For $x\in\Bbb{R}$, $f(x) = |\log2 – \sin x|$ and $g(x) = f(f(x))$, then:

  1. $g$ is differentiable at $x = 0$, and $g'(0) = –\sin(\log 2)$
  2. $g$ is not differentiable at $x = 0$
  3. $g'(0) = \cos(\log2)$
  4. $g'(0) = –\cos(\log2)$

Please someone help me with this question.

Sorry to say but I tried hard but was not able to find any thing. So I tried different things which were useless and I am not sharing those very very useless solution with you. Pls help me

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    $\begingroup$ Do not write plain text between dollar signs...as you can see things go terribly wrong. If you REALLY need to write some plain text between dollar signs, do write \text{text} ...or better: close dollar signs and write down. $\endgroup$ – DonAntonio Jan 24 at 14:35
  • $\begingroup$ Are you asked to prove (1) to (4)? But this doesn't make sense since (1) and (2) contradict each other. Something seems wrong in your question. $\endgroup$ – Bernard Massé Jan 24 at 14:38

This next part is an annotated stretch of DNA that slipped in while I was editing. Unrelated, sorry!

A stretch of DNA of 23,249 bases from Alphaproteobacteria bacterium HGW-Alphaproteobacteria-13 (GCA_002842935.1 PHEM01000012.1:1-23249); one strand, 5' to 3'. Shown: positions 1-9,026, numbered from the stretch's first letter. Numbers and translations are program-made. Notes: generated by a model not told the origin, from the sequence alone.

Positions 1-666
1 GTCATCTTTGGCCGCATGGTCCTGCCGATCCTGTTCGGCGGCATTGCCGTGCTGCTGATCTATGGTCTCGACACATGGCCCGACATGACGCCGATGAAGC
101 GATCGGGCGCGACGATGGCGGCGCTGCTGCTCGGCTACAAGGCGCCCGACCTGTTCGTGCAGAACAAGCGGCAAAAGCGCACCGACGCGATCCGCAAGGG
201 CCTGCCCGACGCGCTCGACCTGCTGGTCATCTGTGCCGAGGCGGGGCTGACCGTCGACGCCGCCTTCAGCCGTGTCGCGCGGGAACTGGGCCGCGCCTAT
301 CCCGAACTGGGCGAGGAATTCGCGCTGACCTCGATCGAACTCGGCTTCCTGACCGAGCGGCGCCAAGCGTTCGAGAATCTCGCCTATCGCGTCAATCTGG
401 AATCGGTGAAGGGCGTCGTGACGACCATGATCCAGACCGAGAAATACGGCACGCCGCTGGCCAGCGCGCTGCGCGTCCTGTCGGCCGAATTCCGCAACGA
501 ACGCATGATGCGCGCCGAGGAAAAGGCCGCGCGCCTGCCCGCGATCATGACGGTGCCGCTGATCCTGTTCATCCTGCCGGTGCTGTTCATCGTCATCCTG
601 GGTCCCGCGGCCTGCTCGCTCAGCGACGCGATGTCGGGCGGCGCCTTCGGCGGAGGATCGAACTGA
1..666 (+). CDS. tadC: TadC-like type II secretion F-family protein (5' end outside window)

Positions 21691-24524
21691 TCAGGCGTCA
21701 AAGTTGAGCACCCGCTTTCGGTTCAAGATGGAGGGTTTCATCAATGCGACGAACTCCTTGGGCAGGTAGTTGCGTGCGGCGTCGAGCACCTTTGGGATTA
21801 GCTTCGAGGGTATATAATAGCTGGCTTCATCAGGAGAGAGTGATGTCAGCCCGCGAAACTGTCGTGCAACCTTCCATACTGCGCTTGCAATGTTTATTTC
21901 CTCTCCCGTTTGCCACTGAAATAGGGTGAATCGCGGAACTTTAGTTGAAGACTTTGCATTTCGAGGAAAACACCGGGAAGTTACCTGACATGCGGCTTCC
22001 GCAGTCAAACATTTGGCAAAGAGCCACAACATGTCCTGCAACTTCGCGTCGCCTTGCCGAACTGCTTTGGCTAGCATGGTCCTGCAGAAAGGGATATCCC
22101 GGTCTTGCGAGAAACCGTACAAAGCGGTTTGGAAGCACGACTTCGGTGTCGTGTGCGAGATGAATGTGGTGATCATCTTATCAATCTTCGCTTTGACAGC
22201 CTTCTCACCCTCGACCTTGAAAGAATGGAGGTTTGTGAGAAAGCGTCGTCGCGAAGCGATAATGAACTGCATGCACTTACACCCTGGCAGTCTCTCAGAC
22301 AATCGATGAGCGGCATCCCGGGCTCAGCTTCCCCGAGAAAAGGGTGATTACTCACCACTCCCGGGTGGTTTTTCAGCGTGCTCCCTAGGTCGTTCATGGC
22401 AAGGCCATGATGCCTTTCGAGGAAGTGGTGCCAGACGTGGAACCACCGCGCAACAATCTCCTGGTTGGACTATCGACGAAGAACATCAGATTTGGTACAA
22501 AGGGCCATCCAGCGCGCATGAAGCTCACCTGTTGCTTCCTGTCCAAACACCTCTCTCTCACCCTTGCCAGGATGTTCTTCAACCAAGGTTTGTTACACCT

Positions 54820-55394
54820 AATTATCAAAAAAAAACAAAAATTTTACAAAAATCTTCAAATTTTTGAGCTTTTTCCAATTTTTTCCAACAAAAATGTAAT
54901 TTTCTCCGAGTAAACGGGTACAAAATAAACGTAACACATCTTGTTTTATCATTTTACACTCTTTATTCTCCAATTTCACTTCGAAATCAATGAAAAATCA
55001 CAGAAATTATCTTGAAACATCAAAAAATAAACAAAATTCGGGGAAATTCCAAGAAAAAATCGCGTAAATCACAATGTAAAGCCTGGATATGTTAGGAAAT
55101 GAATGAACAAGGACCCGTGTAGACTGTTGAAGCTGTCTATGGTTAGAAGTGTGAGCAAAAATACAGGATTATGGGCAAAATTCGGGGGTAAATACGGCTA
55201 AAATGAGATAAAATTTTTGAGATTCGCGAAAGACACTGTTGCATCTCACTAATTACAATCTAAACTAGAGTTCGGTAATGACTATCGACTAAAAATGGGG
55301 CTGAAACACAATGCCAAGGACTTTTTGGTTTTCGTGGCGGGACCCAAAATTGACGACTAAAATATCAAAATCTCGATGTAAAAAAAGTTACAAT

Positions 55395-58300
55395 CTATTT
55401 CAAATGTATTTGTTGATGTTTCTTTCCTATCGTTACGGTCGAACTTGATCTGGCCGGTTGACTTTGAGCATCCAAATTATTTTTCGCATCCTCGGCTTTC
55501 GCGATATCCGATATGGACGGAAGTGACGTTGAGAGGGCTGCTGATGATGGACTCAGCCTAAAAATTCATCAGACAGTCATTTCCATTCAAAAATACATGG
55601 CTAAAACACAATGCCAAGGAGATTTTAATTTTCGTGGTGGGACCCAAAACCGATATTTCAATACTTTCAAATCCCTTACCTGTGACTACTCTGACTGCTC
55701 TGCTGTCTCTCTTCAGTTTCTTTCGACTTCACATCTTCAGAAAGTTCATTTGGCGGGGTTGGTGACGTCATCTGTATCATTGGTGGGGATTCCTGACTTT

• $\begingroup$ @BernardMassé It is multiple choice. $\endgroup$ – Ben W Jan 24 at 14:39
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    $\begingroup$ @Ben W. Where does it say it is multiple choice? The question might be "which of the following is true?" or "prove all of the following" or "only one of the following is true, identify which one?" or "only one of the following is false, identify which one". $\endgroup$ – Bernard Massé Jan 24 at 14:42
  • $\begingroup$ @BernardMassé sorry that was too bad from me $\endgroup$ – Ram Sale Jan 24 at 15:05

Since the absolute value function isn't everywhere-differentiable, we will get rid of them. Luckily everything is continuous, so we can plug in $x=0$ to find out the signs we need.

In particular, note that $\log(2)-\sin(0)$ is positive, and so $f(x)=\log(2)-\sin(x)$ (without the absolute value) in a neighborhood of zero. Hence, $g(x)=|\log(2)-\sin(\log(2)-\sin(x))|$ in the same neighborhood.

But we still need to get rid of the other absolute value. As before, we note that $\log(2)-\sin(\log(2)-\sin(0))$ is also positive, and so $$g(x)=\log(2)-\sin(\log(2)-\sin(x))$$ in a (possibly smaller) neighborhood of zero. Now you can compute the derivative in the usual way, using the chain rule.

  • $\begingroup$ thanks for answering $\endgroup$ – Ram Sale Jan 24 at 15:05

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